The answer is $ c*\sqrt{N} $. This means the attacker should collect at least $ c*\sqrt{N} $ number of messages among N messages in order to find two identical digests and find a collision. More clearly, in $ c*\sqrt{N} $ number of messages, there should be two messages m and $ \acute{m} $ that H(m) = H($ \acute{m}$) where the likelihood of finding these two messages is approximately 50% (which is an acceptable probability). In this formula, $c$ is a constant and it is approximately equal to 1.2 and ignored in most of the papers and calculations. Furthermore, this statistic is correct just for theoretical hash functions which are designed correctly and are flawless. In this case, we just find these two messages just by brute force and not any other attacks, as the hash function is flawless and designed based on pure theoretical mathematics.

If we want to give a simple example to clarify this, suppose U = {0,1} 128 is the length of digest, then the number of messages that the attacker should choose from U, in order to find two identical digests and find a collision( this incident have a the probability of almost 50%), should be : $$ 1.2 * \sqrt{2^{128}} \cong 1.2 * (2^{64} ) \cong 2^{64} $$ This is an upper bound on collision resistance based on a proven mathematical probability paradox and it is correct just if the designed hash function is theoretically and mathematically correct. If we want to find collisions in the number of lower than $2^{64}$ messages, based on this theory, the probability reduces to less than 50%, in other words, it is less likely to find two messages with identical digests.

Now if I want to answer the question regarding " easier method than brute-force attack", this would happen if we could find a flaw in the design of the hash function that the attacker exploits in order to find two messages which they have identical digests in the lower number of $ c*\sqrt{N} $ messages. As I mentioned above, based on the birthday paradox, we should at least test the $ c*\sqrt{N} $ number of messages to find a collision ( in this number of tests, the probability of finding a collision is approximately equal to 50%). However, if there is a flaw in the design of the hash function, the attacker exploits that flaw and never uses brute force in order to find a collision. Moreover, here "easier method" is a type of attack that can be applied to hash functions rather than brute force attack.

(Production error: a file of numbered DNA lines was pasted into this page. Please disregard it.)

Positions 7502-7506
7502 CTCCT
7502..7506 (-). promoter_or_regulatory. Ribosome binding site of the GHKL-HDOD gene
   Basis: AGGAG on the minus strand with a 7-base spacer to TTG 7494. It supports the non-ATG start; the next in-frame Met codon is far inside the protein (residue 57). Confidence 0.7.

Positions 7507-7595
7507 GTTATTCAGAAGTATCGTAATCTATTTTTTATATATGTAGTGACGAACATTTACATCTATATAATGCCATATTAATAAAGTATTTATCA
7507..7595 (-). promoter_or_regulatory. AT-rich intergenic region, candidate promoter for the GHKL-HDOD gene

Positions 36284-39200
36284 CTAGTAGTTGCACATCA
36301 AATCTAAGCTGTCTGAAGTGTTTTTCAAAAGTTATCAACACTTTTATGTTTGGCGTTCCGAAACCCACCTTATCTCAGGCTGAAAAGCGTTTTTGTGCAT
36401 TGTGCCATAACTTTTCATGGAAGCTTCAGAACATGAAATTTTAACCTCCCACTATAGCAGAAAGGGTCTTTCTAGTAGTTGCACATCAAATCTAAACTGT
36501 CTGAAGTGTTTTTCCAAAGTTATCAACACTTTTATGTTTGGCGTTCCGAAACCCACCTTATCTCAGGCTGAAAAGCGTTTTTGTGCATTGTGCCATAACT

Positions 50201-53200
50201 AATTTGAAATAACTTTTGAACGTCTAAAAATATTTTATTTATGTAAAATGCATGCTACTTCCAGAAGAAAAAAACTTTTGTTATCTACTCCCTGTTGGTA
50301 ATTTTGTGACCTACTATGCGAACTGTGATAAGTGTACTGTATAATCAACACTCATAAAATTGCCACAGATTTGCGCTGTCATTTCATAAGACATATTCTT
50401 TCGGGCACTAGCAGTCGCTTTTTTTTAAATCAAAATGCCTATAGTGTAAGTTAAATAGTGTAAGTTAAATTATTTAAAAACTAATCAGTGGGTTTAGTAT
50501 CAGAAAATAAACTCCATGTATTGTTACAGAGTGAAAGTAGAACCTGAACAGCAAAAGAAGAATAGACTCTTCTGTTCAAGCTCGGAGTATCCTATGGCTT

The cryptographers, design their schemes based on computational security rather than perfect security; that is, they prove the security of their scheme based on computational powers. On the other hand, designed schemes without robust mathematical background which could not resist common theoretical attacks are not acceptable at all. Nowadays secure hash functions, are computationally resistant against common computational attacks as well as mathematically proven to be robust. In a theoretical way, it is possible to design a secure hash function, but in practice, there are many factors such as implementation that impact the designed scheme.

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    $\begingroup$ This answer is not a response to the particular question in the post. $\endgroup$
    – Wilson
    Dec 12, 2021 at 16:54